Advanced Materials Developer Inpria raises $1.45M from Oregon Angel Fund

Inpria Corporation, a developer of high-resolution photoresists, announced today that it has received additional equity investment and commitments totaling $1.45 million. This financing was led by the Oregon Angel Fund with a $1 million investment and with additional participation from individual members of the fund providing the remainder. Earlier this year, the company announced $7.3 million in funding and commitments from Samsung Venture Investment Corporation, Applied Ventures, LLC, and Intel Capital. With this most recent financing, total invested and committed funds to the company now exceed $9.9 million. This infusion of capital will allow the company to accelerate both technology development and hiring plans in the state of Oregon.

Semiconductors have long been at the heart of the Portland technology and start-up communities, and so it’s very appropriate that our newest investors have such strong ties to Silicon Forest,” shared Andrew Grenville, CEO of Inpria. “Many Oregon Angel Fund investors possess extensive semiconductor industry expertise having held senior positions at companies such as Intel, HP, Mentor Graphics, Triquint, and Tektronix. We immediately recognized the wealth of experience and potential guidance available from Fund members, so we are thrilled to have their support.”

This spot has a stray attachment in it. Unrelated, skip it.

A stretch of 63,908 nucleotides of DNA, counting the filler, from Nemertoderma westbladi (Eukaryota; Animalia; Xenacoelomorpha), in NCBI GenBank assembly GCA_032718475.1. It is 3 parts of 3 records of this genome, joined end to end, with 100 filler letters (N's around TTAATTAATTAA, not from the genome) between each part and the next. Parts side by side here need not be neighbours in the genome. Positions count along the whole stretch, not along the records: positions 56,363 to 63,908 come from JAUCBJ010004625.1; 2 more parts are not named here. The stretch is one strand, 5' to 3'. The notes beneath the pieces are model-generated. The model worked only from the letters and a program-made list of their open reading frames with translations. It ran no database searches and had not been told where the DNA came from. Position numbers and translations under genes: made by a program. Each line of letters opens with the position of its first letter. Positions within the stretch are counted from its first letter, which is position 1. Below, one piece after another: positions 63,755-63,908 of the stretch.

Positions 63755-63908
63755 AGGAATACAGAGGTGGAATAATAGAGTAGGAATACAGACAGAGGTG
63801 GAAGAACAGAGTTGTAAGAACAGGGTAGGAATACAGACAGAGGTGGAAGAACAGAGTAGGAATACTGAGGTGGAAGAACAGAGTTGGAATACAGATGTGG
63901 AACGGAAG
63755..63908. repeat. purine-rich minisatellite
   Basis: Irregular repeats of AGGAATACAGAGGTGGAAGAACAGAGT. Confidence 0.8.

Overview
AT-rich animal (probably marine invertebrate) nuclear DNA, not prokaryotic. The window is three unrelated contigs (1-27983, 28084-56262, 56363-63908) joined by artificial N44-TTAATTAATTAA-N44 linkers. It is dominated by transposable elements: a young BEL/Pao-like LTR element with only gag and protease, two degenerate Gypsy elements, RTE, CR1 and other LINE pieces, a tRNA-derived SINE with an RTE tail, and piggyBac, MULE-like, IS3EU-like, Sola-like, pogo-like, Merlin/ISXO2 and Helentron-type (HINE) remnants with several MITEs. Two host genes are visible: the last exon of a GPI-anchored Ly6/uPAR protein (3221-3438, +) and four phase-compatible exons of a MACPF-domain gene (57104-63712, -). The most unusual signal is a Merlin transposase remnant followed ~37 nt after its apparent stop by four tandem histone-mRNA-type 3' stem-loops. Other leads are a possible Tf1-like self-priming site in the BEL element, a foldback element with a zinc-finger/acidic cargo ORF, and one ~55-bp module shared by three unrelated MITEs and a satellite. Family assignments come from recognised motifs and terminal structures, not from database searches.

Tom Kingsley, Oregon Angel Fund investor and Inpria board observer said, “The Oregon Angel Fund seeks to invest in young growing companies like Inpria – companies developing important and impactful products using Oregon-based resources and teams. We believe Inpria, an Oregon State University spinout and an ONAMI (Oregon Nanoscience and Microtechnologies Institute) portfolio company, is part of the next wave of semiconductor innovation. Their products have the potential to improve the size, structure and performance of computing devices.”

Inpria is commercializing a portfolio of photo-condensed molecular oxides – chemical materials designed to extend Moore’s Law, the drumbeat that has characterized progress in the semiconductor industry for almost 50 years. With a focus on extreme ultraviolet (EUV) lithography, Inpria’s patented inorganic photoresists provide nanoscale imaging below 20 nanometers to enable continued scaling of electronic devices. The company’s portfolio also includes materials for other emerging semiconductor patterning technologies.


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